This interview contains spoilers from the second season of Orange Is the New Black, so come back after you’ve watched it all the way through.
What with Litchfield’s motley crew of prison personnel, from the embezzling Fig to the sleazy, predatory [insert male prison-staff member’s name here], Lauren Lapkus’s sweet and gentle Susan Fischer is a breath of fresh air. She’s one of the few prison employees who actually seems to empathize with the inmates — even if that soft-heartedness usually ends up with her getting walked all over. Seriously: Over the course of her two-season arc, Fischer has been choked, propositioned (by multiple people), screamed at, forced to eat penis cookies, and ultimately fired when she tried to speak her mind (but she was so close to paying off her Kia!) We spoke to Lauren Lapkus — a comedian and an improviser who is a fixture at UCB and on Comedy Bang Bang — about using her improv skills on set, being the nice corrections officer, and what it was like to be propositioned by the bassist of “Sideboob.”
Fischer seems like just the last person in the world to ever end up working as a corrections officer. How do you think she ended up at Litchfield?
I feel like, because of the way she tries to assert herself so much and prove herself to everyone in the jail, I personally felt that it was something she was trying to prove to her family. Because it seems like something she would never end up doing, like you said, and so against her true nature, but it seems like she was just trying to show that she could be tough or could do something that people didn’t think she was capable of.
It’s a shame we didn’t get to see a flashback scene. We could have seen her bagging groceries at the Fairway in Red Hook.
Yeah! I was so hopeful it would happen. What took her out of that job to go to prison, I don’t know.
What was her motive behind starting to listen to the inmates’ phone conversations?
I think it was something that was kind of giving her some entertainment, and also a way for her to not have to be mean but still be helpful. But that was another thing that was so interesting to me was that Fischer was able to overhear some really juicy gossip and was — spoiler alert! — fired before she had the chance to do anything about it. But I think that was a really exciting little moment for her, to kind of get an inside scoop without having to assert herself in a scary way that would obviously backfire. And to use some of her special skills, like speaking Spanish.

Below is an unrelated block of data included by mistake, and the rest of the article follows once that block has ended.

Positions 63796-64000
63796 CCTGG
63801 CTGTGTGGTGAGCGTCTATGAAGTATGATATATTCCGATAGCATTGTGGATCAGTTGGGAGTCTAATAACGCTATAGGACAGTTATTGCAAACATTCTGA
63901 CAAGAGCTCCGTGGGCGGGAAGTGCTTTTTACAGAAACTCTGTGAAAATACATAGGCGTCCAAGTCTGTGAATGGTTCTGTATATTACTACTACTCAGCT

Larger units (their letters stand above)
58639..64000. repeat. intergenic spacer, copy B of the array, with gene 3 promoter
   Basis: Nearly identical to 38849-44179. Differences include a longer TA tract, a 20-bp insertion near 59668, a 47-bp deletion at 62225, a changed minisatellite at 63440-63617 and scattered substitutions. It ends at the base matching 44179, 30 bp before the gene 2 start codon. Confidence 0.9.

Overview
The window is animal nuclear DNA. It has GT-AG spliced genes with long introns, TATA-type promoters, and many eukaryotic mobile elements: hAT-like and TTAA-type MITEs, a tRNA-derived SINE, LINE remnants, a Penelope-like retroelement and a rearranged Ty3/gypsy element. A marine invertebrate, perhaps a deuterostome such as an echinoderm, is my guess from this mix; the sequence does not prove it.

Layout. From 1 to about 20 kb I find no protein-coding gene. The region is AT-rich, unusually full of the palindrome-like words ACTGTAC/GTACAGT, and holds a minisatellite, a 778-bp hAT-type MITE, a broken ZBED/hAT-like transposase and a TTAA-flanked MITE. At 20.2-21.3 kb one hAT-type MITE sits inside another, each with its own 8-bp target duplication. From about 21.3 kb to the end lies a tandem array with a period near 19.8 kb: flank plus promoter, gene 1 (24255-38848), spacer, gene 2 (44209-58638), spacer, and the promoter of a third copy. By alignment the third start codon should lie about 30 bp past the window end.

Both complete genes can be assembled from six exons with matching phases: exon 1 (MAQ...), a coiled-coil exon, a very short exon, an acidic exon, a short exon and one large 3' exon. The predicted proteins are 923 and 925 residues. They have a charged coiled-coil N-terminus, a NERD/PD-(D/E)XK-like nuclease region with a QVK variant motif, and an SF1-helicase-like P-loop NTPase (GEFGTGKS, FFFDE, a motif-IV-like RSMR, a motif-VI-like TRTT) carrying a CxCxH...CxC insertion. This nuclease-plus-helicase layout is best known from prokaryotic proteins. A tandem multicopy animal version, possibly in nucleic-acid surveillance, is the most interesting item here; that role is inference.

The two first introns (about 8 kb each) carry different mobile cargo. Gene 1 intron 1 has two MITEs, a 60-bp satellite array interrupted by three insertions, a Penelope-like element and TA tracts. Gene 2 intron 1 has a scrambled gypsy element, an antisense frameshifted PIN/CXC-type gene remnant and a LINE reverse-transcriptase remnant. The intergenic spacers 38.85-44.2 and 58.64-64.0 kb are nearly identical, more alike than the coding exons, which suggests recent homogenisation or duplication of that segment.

At one point she said that overhearing all those lives was like reading a Dickens novel.
Yeah, it was definitely entertaining. And in a job like that where you’re sort of standing around forever, it’s a good excuse to sit down.
There was also a pretty funny interaction where Fischer was propositioned by Nicky, and initially she seemed freaked out, but at the end, she confessed that she was kind of flattered. Do you think she really would have considered it?
I think she was just flattered that anybody would thinking anything nice about her. I don’t think she would ever really do it, but that was a really fun moment. I was curious if it was going to go that way because it would have been hilarious to watch Fischer hook up with someone. Especially Nichols, who’s a pretty forceful character.
I think I’d rather see Fischer hook up with Nicky than Caputo.
Me too, at a certain point. But I started to feel so bad for him. He’s one of those characters where they paint him in an evil way, where he’s kind of masturbating when people leave the office and stuff like that, but then in this season, we get to see him with his band and his outside life that he kind of seems so tender and sensitive, and it kind of makes it worse, the way Fischer treats him.
Speaking of the band, I’ve heard Sideboob is actually a real band.
Oh, yeah! The band is real. I don’t know what the name of the actual band is, but they were great, they were awesome, and they really played in those scenes. And Nick, who plays Caputo, he sang for real. That was really him singing. And that was really cool because he was nervous, because he’s not a singer. But I think he did really well, seeing him rise to that challenge.
When did you find out Fischer was getting fired, and how did it feel to learn that?